Gregory P. Downs is an Associate Professor of History at UC Davis after previously having been an Assistant then Associate Professor at City College & the Graduate Center, CUNY. He is the author of two history monographs– Declarations of Dependence: The Long Reconstruction of Popular Politics in the South (UNC Press, 2011) and After Appomattox: Military Occupation and the Ends of War (Harvard University Press, 2015)–and of a prize-winning volume of fiction– Spit Baths (University of Georgia Press, 2006)–and co-editor of an edited volume– The World the War Made (UNC Press, 2015). With Kate Masur he is leading historians’ efforts to support the National Park Service project of discussing emancipation and Reconstruction in National Park sites; they co-wrote the NPS theme study, helped edit the first-ever NPS volume on Reconstruction, and have participated in numerous training sessions for NPS staff. He is also the co-developer of a digital history site, Mapping Occupation, selected one of the ten best digital history sites of 2015 by Slate. He has published op/eds in the New York Times, Atlantic, Washington Post, and other publications. Recently he delivered the three-day Brose Lectures at Penn State’s Richards Civil War Era Center, one of the two leading lecture series in the field, and his lectures on the trans-national causes and consequences of the Civil War, will be published in the lecture series by UNC Press.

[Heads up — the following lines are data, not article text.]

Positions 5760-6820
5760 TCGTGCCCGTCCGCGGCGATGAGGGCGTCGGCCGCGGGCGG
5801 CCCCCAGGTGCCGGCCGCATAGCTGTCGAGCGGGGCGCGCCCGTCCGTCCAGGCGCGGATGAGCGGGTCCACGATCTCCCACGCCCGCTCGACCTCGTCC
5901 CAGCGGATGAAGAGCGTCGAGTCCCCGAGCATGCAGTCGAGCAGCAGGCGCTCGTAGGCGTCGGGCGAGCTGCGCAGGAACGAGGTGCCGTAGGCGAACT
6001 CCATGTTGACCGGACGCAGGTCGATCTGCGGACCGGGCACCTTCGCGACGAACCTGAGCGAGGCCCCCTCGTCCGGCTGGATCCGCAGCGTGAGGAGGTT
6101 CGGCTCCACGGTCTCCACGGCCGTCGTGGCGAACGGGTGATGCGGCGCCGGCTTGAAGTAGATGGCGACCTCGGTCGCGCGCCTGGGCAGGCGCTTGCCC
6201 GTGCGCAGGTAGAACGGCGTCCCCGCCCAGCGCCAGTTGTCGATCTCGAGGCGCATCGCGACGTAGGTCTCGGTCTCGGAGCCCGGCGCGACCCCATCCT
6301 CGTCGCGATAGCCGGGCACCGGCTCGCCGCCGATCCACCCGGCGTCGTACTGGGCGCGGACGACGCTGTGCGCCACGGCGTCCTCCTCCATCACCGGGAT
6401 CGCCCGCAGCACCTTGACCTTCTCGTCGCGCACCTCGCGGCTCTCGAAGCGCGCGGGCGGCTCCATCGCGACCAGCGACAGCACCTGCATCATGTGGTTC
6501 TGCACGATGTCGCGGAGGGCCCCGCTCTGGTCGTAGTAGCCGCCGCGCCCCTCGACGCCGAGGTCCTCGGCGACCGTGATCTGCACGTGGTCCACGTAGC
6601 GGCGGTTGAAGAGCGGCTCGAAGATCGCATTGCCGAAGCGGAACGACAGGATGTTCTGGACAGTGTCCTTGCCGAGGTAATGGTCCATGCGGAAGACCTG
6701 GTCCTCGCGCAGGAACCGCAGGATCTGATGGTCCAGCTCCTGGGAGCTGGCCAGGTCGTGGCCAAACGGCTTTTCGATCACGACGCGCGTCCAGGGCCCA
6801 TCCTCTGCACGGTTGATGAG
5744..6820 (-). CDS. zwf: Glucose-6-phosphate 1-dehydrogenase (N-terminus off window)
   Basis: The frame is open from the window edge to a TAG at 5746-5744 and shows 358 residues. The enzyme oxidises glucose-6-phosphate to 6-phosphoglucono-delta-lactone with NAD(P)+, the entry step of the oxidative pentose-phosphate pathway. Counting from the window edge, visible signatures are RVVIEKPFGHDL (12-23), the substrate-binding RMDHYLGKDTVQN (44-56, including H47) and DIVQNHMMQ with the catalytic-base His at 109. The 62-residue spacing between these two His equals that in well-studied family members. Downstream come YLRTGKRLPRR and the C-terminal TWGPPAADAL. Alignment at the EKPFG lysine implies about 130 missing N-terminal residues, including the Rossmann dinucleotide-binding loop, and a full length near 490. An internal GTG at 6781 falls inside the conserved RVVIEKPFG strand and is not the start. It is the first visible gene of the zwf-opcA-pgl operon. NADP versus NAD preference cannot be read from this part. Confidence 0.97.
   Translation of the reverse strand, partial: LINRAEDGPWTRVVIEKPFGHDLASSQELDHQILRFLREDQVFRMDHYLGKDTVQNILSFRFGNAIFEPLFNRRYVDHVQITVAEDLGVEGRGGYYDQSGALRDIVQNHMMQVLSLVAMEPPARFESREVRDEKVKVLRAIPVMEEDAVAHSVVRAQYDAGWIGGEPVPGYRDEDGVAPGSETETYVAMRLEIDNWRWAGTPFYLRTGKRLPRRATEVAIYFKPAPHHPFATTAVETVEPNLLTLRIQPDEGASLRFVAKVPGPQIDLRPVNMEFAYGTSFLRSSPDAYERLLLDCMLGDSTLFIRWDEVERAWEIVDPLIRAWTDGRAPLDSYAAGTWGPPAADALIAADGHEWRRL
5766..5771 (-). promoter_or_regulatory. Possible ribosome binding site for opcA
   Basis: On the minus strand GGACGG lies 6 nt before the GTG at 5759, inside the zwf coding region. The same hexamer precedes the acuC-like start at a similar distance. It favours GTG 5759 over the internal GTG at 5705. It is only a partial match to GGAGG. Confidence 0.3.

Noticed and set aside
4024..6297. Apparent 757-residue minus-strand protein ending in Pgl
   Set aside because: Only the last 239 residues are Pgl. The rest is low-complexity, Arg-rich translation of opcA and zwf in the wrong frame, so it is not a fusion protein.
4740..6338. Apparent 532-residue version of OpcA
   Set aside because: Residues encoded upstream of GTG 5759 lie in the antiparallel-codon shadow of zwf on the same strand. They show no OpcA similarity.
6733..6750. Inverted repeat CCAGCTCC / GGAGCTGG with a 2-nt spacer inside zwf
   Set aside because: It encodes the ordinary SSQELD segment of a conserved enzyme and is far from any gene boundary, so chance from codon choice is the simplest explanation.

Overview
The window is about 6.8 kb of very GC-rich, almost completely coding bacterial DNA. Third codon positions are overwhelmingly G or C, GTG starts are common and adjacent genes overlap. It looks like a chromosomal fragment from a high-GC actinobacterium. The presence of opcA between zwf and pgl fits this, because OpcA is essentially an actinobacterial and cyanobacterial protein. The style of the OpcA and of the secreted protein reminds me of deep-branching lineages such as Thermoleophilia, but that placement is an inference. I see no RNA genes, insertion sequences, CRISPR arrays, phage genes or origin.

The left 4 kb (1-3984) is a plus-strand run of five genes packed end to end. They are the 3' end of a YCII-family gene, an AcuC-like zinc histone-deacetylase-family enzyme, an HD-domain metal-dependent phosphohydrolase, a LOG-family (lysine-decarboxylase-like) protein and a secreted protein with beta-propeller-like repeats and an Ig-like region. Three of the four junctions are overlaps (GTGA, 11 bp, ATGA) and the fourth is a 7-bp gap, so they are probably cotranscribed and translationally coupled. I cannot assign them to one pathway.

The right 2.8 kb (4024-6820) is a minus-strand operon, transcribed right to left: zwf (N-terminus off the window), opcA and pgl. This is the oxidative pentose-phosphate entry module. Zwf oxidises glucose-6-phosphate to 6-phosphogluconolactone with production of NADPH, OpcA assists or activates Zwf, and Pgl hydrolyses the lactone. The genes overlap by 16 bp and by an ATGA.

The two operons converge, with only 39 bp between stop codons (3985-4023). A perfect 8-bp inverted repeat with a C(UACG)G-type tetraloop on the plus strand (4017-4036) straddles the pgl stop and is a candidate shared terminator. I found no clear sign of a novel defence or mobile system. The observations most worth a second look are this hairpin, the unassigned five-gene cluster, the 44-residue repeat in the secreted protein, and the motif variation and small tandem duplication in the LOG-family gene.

Ryan Finnigan is Assistant Professor of Sociology at UC Davis. His research examines how macro-level economic, demographic, and institutional changes influence poverty and inequality. Specifically, it focuses on racial/ethnic inequality in metropolitan housing and labor markets in the United States. Related strands of research examine various facets of poverty and inequality in both the US and comparatively. Research questions include: How did longstanding racial/ethnic wage gaps change in the transition to the “new economy”? How do steady declines in White-Black segregation, and increases in White-Latino segregation relate to profound White-minority homeownership gaps? How do welfare states moderate risk profiles for poverty vary across societies?